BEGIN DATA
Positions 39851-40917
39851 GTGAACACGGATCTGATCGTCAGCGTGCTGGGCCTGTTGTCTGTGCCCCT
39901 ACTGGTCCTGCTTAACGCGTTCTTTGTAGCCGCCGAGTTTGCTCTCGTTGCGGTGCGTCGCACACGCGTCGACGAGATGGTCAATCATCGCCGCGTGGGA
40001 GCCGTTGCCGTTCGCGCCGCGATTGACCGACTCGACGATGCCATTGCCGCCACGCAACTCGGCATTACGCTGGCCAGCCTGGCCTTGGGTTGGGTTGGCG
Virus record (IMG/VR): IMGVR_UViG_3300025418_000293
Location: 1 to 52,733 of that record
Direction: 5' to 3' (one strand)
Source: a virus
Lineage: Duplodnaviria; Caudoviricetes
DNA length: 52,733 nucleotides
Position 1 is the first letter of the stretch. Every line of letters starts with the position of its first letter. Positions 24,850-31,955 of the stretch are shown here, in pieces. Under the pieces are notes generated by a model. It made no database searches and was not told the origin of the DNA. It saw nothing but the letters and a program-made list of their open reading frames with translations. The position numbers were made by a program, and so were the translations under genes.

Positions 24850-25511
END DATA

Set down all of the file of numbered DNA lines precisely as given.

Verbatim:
Positions 39851-40917
39851 GTGAACACGGATCTGATCGTCAGCGTGCTGGGCCTGTTGTCTGTGCCCCT
39901 ACTGGTCCTGCTTAACGCGTTCTTTGTAGCCGCCGAGTTTGCTCTCGTTGCGGTGCGTCGCACACGCGTCGACGAGATGGTCAATCATCGCCGCGTGGGA
40001 GCCGTTGCCGTTCGCGCCGCGATTGACCGACTCGACGATGCCATTGCCGCCACGCAACTCGGCATTACGCTGGCCAGCCTGGCCTTGGGTTGGGTTGGCG
Virus record (IMG/VR): IMGVR_UViG_3300025418_000293
Location: 1 to 52,733 of that record
Direction: 5' to 3' (one strand)
Source: a virus
Lineage: Duplodnaviria; Caudoviricetes
DNA length: 52,733 nucleotides
Position 1 is the first letter of the stretch. Every line of letters starts with the position of its first letter. Positions 24,850-31,955 of the stretch are shown here, in pieces. Under the pieces are notes generated by a model. It made no database searches and was not told the origin of the DNA. It saw nothing but the letters and a program-made list of their open reading frames with translations. The position numbers were made by a program, and so were the translations under genes.

Positions 24850-25511